NDA’s Are Bad

Let’s say you have a new product coming to market.  You budget about 10% of your overall budget to PR.  That’s a fair chunk of change on a $100 million project.  Now let’s say you realize later on a few things.  You have something that exceeded your expectations and you think there’s solid interest.  You also realize that your PR budget allocation wasn’t well allocated, in that what you spent didn’t really get you much or that you spent the money elsewhere.

Today’s internet is exponentially more interconnected and fast than 5 years ago.  I get a dozen tweets a day, multiple facebook posts, tons of feedly, a sub-Reddit and then the old school emails.  I can watch a stream on twitch or a series on youtube, with voice commentary.  What a team of 10 can do for a company pales in comparison to what 1 person with social skills and a solid social network can do (e.g. the Lazy Gamer comes to mind).

You know what NDA’s do?  They protect assets from espionage (no really, that’s what they are for).  The end result is that any word of mouth becomes basement driven and usually negative.  People are much more willing to be skeptical than trusting, certainly without evidence.  One post that says “stay far away” without content to back it up will do more damage than a PR video showing combat.

NDA’s today serve a single purpose in the minds of gamers.  They hide bad games from the masses until launch.  Aliens – Colonial Marines is a prime example.  Movies that do not have critic screenings are the same (R.I.P.D. is a recent example).  You either are confident in your product when you allow people to test it or you are not.

That brings me to the elephant in the room.  EQ Landmark dropped their NDA yesterday upon launch of alpha.  Alpha is before beta and always lacking polish.  But given that it cost $60 to get into alpha, they know everyone wants to have a good experience, so they are likely to talk about it in a positive light, even if there are bugs.  This is a really smart move because you now have a few thousand people talking about your game and generating hype. WildStar is driving me mad with their player streams because it looks just like the game I’ve wanted to play for years.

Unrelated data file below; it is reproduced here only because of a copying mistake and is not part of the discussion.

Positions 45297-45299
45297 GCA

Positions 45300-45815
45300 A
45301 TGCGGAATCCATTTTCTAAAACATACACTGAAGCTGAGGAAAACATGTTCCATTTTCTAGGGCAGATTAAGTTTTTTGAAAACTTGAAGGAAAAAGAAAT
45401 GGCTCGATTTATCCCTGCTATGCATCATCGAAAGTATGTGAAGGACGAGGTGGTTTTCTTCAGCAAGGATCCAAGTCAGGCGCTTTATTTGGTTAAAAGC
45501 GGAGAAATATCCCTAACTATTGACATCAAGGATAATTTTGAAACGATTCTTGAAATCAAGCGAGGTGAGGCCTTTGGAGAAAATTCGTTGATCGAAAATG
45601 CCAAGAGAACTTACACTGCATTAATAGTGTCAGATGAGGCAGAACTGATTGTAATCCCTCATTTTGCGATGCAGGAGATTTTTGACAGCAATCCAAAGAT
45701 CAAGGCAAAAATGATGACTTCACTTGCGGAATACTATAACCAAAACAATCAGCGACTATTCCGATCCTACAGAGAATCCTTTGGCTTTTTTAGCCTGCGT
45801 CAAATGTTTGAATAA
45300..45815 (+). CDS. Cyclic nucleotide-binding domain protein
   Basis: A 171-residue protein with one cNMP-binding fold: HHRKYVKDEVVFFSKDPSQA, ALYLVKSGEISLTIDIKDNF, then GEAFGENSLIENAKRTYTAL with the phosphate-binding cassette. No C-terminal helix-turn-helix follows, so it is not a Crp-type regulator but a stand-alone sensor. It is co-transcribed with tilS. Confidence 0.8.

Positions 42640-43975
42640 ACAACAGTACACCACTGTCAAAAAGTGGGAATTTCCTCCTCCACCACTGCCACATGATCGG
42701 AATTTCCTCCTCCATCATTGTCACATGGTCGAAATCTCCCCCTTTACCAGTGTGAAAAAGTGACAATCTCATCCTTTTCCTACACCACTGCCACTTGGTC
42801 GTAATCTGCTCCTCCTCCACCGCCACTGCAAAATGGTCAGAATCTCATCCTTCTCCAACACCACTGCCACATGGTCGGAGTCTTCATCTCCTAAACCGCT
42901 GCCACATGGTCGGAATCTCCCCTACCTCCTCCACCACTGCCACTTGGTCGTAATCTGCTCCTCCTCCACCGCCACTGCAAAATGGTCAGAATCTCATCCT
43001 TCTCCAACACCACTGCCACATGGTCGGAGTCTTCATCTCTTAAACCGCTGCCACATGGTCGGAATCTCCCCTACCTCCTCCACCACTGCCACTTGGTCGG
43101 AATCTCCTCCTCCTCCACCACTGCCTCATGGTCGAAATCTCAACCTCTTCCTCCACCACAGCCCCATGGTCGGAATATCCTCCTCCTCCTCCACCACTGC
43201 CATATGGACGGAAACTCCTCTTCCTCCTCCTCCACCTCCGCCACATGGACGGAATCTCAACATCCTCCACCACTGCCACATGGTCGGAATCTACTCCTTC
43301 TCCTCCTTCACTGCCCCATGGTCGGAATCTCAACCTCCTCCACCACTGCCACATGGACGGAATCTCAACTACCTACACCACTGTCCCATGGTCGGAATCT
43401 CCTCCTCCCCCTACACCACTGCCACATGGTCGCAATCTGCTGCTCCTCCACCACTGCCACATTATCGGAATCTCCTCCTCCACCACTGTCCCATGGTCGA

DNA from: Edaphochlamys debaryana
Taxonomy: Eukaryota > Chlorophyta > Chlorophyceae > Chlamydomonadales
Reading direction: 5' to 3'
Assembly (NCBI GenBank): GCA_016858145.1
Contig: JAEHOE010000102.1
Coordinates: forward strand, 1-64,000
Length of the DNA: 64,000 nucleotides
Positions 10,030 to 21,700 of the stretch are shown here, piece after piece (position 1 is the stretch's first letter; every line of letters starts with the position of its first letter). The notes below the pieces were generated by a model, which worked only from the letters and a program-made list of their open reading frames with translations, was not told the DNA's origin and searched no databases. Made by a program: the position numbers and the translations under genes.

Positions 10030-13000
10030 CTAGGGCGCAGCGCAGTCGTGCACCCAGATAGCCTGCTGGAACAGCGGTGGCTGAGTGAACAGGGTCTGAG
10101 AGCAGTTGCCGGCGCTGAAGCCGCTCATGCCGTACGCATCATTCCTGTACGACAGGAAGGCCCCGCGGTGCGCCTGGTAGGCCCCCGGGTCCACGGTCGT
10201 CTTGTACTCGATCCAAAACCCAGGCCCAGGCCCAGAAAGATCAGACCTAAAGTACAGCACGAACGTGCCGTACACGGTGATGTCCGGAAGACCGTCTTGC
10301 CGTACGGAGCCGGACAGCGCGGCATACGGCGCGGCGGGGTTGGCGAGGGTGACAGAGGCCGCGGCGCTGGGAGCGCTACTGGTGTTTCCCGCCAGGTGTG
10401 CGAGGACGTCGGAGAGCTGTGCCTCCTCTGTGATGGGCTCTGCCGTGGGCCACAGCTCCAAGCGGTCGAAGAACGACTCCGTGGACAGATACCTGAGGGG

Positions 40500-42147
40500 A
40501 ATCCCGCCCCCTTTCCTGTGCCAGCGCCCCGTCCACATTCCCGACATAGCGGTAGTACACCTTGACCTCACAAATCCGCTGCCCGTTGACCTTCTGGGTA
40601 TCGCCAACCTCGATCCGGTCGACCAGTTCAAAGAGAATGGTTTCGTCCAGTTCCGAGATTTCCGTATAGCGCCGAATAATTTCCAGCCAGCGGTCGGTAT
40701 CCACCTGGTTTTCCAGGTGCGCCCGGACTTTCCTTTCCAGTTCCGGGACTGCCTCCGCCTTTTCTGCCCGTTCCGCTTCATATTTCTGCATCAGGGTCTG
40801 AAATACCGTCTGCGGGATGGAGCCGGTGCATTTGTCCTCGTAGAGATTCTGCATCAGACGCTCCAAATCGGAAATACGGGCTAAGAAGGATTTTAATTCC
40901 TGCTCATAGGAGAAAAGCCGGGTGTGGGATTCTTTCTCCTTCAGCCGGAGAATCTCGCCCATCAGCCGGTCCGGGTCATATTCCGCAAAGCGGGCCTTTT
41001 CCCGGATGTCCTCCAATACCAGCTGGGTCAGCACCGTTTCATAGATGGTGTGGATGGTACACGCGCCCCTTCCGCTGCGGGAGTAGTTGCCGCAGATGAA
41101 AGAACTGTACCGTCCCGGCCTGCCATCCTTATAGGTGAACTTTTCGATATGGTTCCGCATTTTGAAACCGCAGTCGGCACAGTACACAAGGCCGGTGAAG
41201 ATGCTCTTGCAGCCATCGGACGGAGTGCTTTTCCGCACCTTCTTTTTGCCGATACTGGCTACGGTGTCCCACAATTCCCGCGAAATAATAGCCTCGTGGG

If TESO doesn’t open the doors this coming week, or Bethesda doesn’t start with a massive PR blitz, I have a strong feeling that they are going to get swept under the rug.  My Feedly on that game is near dry right now, and you know it’s going to fill up with EQ:L soon.

4 thoughts on “NDA’s Are Bad

  1. Well, I really hope Bethesda don’t begin marketing ESO, would be a bit awkward considering they’re not the ones making it =p HAHa but yes, ESO needs to improve its media representation and that NDA is far more a hindrance than an asset

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  2. In the mind of this gamer at least, an NDA for a video game usually means that enough features aren’t baked that they don’t want preconceived notions of what the game is to get out until some decisions have been made and they’re comfortable taking responsibility for them. EQL dropped the NDA because of the positive response, the didn’t want to muzzle positive press for a pre-beta state game, but how often is that the result? People have been known to lose their minds from datamined details that turn out to have no actual foundation in reality, NDAs help provide some protection from that kind of reaction. It’s simple enough, if you don’t like being stifled by an NDA, don’t play games when they’re covered by then… that isn’t a flaw in the NDA process itself, though. I don’t play games in alpha or beta, not because I don’t see the value in them but because I want to see the (hopefully) fully-baked end result, not the in-process version. I want my steak to have grill marks the first time I see it whenever possible.

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    • Oh, I agree that an NDA has the purposes you list. Certainly true. It protects the product from undue scrutiny. An NDA 6 months before a product launches makes absolute sense.

      My post on NDAs is more relevant to the final beta stages, where polish is being applied rather than system design. It also wastes the free PR (as you mention with EQL). An NDA when a game should be feature complete is a very bad sign on the health of the game.

      On a side note, I love betas. On a recent beta invite for a game covered by NDA, I think I submitted somewhere around 100 bug reports over the weekend. I like being able to see the before and after and being part of the process.

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  3. Pingback: The Cynic Dialogues Alphas, Betas, Kickstarter: What no ones doing but should

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